Wednesday, July 12, 2023

Strangers on a Train (1951), Hitchcock Friday #11

Strangers on a Train is one of Alfred Hitchcock’s most popular and admired movies. And it lives up to its reputation.

By 1950 Hitchcock’s career was looking just a bit shaky. The move to Hollywood in the 40s had produced mixed fortunes - some major hits and some flops, some critically acclaimed movies and others that left critics a little unconvinced. After having a major success with Spellbound he made The Paradine Case, the one Hitchcock movie almost everybody hates. He followed it up with a couple of out-and-out failures, Rope and Under Capricorn. In 1950 he returned to Britain and made Stage Fright, a movie that arouses strong negative emotions among many fans because it includes a blatant cheat (although it's actually quite fun).

By 1951 he really needed a major popular and critical success. He responded by returning to Hollywood and putting his penchant for experimentation on hold and making a classic Hitchcock-style suspense thriller. Strangers on a Train put him back on top in a big way.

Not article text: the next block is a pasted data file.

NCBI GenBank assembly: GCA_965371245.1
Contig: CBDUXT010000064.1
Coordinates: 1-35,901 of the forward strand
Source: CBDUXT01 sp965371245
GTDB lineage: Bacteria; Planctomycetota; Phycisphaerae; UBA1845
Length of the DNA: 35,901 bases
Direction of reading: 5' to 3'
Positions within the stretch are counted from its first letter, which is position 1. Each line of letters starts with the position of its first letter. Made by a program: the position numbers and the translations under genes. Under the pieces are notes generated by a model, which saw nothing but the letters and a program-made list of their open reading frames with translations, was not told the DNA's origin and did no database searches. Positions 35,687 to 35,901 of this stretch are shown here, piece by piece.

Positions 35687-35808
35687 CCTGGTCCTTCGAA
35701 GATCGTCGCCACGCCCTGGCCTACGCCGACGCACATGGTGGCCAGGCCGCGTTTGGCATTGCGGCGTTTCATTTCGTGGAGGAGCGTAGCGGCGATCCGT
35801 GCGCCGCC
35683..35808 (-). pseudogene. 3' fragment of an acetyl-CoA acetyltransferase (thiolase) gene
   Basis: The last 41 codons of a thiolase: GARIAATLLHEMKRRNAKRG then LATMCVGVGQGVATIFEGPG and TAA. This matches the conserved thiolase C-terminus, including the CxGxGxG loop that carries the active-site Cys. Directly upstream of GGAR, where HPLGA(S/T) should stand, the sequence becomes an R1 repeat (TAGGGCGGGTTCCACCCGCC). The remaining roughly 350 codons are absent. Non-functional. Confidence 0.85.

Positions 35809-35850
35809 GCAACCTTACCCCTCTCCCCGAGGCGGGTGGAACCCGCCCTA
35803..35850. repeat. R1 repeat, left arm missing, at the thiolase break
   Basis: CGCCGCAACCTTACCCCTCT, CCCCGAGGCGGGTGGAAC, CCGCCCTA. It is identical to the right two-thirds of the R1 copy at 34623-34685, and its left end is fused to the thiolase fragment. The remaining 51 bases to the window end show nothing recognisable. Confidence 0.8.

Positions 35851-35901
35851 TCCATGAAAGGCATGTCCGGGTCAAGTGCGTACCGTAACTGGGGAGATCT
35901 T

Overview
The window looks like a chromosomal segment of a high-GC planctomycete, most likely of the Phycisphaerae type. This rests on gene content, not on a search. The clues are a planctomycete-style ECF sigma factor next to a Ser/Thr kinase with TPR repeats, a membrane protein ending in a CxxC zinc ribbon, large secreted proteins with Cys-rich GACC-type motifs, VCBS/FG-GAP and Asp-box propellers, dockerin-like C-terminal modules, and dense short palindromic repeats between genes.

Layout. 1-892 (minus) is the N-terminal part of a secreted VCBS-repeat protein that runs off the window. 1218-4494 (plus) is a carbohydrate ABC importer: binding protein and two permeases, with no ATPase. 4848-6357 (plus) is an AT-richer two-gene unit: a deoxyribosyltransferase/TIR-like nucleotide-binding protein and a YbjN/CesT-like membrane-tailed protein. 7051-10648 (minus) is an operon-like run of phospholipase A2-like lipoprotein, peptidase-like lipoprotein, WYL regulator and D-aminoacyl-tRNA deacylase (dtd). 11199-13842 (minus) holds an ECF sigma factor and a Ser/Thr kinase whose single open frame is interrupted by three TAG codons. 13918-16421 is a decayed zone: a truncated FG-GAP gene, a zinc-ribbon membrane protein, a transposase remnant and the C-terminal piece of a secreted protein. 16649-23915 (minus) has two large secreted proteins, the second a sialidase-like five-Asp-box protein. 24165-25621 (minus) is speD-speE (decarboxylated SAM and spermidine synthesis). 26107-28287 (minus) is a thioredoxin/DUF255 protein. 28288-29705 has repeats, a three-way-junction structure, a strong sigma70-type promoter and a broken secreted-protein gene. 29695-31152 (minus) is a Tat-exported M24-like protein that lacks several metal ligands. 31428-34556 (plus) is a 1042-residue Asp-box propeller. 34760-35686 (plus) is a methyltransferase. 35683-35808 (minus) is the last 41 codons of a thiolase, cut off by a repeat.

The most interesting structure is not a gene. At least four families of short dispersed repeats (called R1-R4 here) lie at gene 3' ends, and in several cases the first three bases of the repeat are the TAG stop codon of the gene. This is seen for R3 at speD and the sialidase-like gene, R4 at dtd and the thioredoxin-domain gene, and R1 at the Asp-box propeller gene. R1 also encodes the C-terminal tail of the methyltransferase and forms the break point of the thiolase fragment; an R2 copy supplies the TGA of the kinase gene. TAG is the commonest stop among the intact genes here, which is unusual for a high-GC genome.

Tennis star Guy Haines (Farley Granger) has a problem. He wants to marry Anne Morton (Ruth Roman), the daughter of Senator Morton (Leo G. Carroll) but his wife Miriam refuses to give him a divorce.

Guy meets Bruno Antony (Robert Walker) on a train. Bruno seems harmless, if a bit over-friendly and a bit odd. Bruno tells Guy about his plan for the perfect murder. It involves exchanging murders. Bruno will murder Guy’s wife. It will be safe because Bruno has no possible motive for the murder. Guy will then murder Bruno’s father. Guy will be safe because he has no motive for that murder. Guy assumes that Bruno is joking and thinks no more about it.

But Bruno was serious. And he does murder Guy’s wife. Which is awkward for Guy - Bruno has no motive for murdering Guy’s wife but Guy has a very strong motive, and he has no alibi.